A. The meeting minutes from January 8, 2012, show that the IRB reviewed and approved an investigational (b)(4) study involving children. The meeting minutes do not document the IRB’s determination of the level of risk involved, the potential for direct benefit, the likelihood of yielding generalizable knowledge about the subjects’ disorder or condition, and the opportunity to understand, prevent, or alleviate a serious problem affecting the health or welfare of children.
 
B. The meeting minutes from January 8, 2012, do not document that the IRB discussed and/or determined adequate provisions were made for soliciting the assent of the children involved in the investigational (b)(4) study.
 
In your letter you state that all future studies involving pediatric subjects will be more closely scrutinized. Also in your letter you reference an FDA Guidance for IRBs and Clinical Investigators - Informed Consent Document Content which provides that  FDA does not require the informed consent document to contain a space for assent by children. We do not accept your explanation. The observation on the Form FDA 483 does not speak to whether FDA requires the Informed Consent document to contain a space for assent by children. Instead, the FDA investigator observed that the IRB failed to determine at the time of the initial review that the research study was in compliance with 21 CFR Part 50 Subpart D. Additionally, please note that 21 CFR Part 50, Subpart D requires IRBs to find and then document that the clinical investigations involving children as subjects meets the requirements of Subpart D.  The meeting minutes for January 8, 2012, fail to document additional requirements for review of this study involving pediatric subjects.
 
5. The IRB failed to prepare and maintain adequate documentation of IRB activities.   [21 CFR § 56.115].
 
A. The IRB did not maintain meeting minutes for 2011. During the inspection you told the FDA investigator the IRB met twice in 2011. According to your study list, protocol TABS (b)(4) was modified and approved on August 24, 2011, but no meeting minutes were available for review documenting the IRB’s activities.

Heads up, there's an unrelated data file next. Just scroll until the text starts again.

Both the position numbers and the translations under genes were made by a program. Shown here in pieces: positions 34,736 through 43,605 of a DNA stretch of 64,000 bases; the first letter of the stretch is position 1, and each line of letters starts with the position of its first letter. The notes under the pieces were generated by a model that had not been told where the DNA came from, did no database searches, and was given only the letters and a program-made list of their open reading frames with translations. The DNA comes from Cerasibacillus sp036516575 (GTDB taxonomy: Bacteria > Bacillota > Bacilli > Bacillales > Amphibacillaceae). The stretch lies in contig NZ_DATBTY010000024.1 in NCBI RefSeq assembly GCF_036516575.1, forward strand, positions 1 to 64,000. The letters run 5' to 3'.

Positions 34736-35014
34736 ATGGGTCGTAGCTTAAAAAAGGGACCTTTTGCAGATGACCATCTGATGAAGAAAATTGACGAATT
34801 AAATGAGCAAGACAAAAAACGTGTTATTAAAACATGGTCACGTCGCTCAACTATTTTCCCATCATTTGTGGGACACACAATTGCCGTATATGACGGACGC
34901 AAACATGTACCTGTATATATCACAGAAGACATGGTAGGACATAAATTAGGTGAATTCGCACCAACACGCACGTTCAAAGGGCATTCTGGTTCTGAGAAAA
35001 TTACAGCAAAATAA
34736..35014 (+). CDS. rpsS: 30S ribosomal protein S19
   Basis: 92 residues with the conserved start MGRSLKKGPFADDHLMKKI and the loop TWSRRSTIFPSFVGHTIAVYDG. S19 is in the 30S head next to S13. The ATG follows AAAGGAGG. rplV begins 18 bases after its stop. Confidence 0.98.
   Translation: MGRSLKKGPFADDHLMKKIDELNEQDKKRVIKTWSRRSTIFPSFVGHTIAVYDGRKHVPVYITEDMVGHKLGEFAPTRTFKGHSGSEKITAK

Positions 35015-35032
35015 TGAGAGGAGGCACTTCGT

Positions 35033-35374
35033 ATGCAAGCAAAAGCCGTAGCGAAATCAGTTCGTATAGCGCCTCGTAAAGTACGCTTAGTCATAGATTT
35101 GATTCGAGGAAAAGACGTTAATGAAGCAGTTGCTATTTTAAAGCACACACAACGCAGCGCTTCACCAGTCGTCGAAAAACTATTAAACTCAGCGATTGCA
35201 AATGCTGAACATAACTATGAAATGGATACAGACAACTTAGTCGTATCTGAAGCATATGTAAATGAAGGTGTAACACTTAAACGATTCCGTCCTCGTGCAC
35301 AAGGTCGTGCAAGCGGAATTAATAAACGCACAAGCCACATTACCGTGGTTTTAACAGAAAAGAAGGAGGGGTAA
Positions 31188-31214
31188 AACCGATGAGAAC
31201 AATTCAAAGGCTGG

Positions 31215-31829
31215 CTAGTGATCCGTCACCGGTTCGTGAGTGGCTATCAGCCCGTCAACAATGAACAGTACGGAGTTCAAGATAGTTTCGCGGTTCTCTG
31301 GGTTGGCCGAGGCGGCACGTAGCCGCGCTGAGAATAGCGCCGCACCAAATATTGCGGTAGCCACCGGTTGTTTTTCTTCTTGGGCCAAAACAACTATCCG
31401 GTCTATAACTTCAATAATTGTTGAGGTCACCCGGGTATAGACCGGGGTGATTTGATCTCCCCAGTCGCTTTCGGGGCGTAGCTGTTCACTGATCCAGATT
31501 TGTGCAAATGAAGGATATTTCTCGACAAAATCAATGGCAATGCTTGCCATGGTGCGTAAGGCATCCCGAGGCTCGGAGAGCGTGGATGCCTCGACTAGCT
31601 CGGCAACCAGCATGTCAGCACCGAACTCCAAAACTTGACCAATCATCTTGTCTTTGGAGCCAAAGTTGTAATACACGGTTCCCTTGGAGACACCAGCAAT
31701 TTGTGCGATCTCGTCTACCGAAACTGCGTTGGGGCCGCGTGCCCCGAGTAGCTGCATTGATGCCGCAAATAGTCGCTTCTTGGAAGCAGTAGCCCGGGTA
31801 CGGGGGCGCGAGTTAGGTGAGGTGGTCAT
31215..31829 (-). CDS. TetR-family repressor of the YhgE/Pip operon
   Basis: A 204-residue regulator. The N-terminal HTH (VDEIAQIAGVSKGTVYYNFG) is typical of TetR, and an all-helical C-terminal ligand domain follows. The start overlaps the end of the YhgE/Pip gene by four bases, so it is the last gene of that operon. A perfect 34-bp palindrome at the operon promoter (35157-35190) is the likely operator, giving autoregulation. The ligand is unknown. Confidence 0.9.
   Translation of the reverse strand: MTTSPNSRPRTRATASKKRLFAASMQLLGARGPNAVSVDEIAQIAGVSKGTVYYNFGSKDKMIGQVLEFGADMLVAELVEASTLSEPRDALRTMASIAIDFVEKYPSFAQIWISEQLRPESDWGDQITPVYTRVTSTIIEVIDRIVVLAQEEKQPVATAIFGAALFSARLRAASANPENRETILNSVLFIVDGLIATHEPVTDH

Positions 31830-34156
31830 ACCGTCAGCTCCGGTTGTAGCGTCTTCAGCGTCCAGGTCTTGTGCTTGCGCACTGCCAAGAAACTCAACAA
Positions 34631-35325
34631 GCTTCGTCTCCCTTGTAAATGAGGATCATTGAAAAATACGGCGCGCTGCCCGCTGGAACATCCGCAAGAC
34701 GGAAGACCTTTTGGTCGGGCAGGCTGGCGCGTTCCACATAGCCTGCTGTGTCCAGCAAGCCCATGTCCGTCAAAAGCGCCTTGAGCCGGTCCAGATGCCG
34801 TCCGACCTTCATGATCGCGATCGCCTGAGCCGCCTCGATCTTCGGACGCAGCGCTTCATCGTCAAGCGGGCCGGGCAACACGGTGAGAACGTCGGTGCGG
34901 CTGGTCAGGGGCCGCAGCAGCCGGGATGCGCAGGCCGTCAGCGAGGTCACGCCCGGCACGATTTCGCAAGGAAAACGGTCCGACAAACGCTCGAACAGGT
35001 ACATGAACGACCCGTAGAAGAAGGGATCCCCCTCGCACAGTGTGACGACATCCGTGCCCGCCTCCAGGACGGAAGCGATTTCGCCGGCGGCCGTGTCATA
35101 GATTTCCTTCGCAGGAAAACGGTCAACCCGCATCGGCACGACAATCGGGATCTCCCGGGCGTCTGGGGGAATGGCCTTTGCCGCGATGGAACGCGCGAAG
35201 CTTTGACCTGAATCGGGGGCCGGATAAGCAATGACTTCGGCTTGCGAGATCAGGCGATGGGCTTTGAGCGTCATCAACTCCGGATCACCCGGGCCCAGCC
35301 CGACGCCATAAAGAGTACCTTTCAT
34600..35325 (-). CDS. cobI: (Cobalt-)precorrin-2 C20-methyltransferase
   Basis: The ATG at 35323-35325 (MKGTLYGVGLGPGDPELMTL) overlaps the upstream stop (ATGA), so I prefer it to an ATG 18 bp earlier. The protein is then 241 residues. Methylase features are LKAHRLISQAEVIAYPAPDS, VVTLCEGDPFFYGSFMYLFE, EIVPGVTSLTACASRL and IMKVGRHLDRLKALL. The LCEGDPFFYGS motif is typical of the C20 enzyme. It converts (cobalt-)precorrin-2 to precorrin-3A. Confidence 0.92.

In your letter, you confirm that there are no meeting minutes for 2011 during which two meetings were held. You explain that due to a computer crash all minutes and data for that time frame were lost. You stated that you would “re-create” the meeting minutes and provide them at a later date. 
 
It is inappropriate and an unacceptable record keeping practice for the IRB to re-create minutes for 2011. In your response to this letter, please provide proposed corrective actions to prevent future occurrence of the loss of required records.
 
B. The IRB failed to maintain meeting minutes with sufficient detail to show actions taken by the IRB and the vote on these actions. The meeting minutes from January 8, 2012, fail to show which of the (b)(4) IRB members present at the meeting voted for, against or abstained.  The IRB reviewed and approved an investigational (b)(4) study during the January 8, 2012, meeting however the meeting minutes do not document that the IRB reviewed and agreed with the sponsor’s determination of the risk status of the investigational (b)(4) to be used in that study.
 
In your letter, you stated there was an oversight in transcription for the January 8, 2012, meeting minutes in recording each member’s vote.  Your letter also states that you will ensure more complete minutes in future meetings by assigning a clerical person to act as recording secretary for the IRB meeting.
 
The IRB’s failure to maintain meeting minutes in accordance with 21 CFR 56.115(a)(2) is a repeat violation identified in the last two FDA inspections conducted in 2007 and 2000. Given the past failure to correct this deficiency, in your response to this letter please explain what steps the IRB has taken to ensure meeting minutes will be maintained in accordance with the regulations. In addition please submit a copy of the IRB’s meeting minutes for all meetings conducted since April 25, 2012.